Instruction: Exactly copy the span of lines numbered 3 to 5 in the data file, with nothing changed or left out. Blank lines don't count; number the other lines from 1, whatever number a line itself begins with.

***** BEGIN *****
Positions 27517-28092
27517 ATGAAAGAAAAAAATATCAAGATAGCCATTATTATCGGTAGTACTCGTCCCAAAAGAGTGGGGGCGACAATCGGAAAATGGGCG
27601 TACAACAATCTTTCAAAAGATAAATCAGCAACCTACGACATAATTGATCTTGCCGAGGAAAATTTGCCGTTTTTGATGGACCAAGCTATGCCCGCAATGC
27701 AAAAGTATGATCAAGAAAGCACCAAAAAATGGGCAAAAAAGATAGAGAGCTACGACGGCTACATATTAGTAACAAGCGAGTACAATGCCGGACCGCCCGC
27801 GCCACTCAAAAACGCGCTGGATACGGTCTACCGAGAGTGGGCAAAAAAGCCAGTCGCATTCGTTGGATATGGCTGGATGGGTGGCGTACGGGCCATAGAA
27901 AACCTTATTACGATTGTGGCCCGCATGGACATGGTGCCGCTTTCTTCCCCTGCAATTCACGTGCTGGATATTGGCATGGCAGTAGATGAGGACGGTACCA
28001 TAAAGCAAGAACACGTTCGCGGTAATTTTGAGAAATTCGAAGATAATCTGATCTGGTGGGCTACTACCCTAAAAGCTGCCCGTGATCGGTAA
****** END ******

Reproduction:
27601 TACAACAATCTTTCAAAAGATAAATCAGCAACCTACGACATAATTGATCTTGCCGAGGAAAATTTGCCGTTTTTGATGGACCAAGCTATGCCCGCAATGC
27701 AAAAGTATGATCAAGAAAGCACCAAAAAATGGGCAAAAAAGATAGAGAGCTACGACGGCTACATATTAGTAACAAGCGAGTACAATGCCGGACCGCCCGC
27801 GCCACTCAAAAACGCGCTGGATACGGTCTACCGAGAGTGGGCAAAAAAGCCAGTCGCATTCGTTGGATATGGCTGGATGGGTGGCGTACGGGCCATAGAA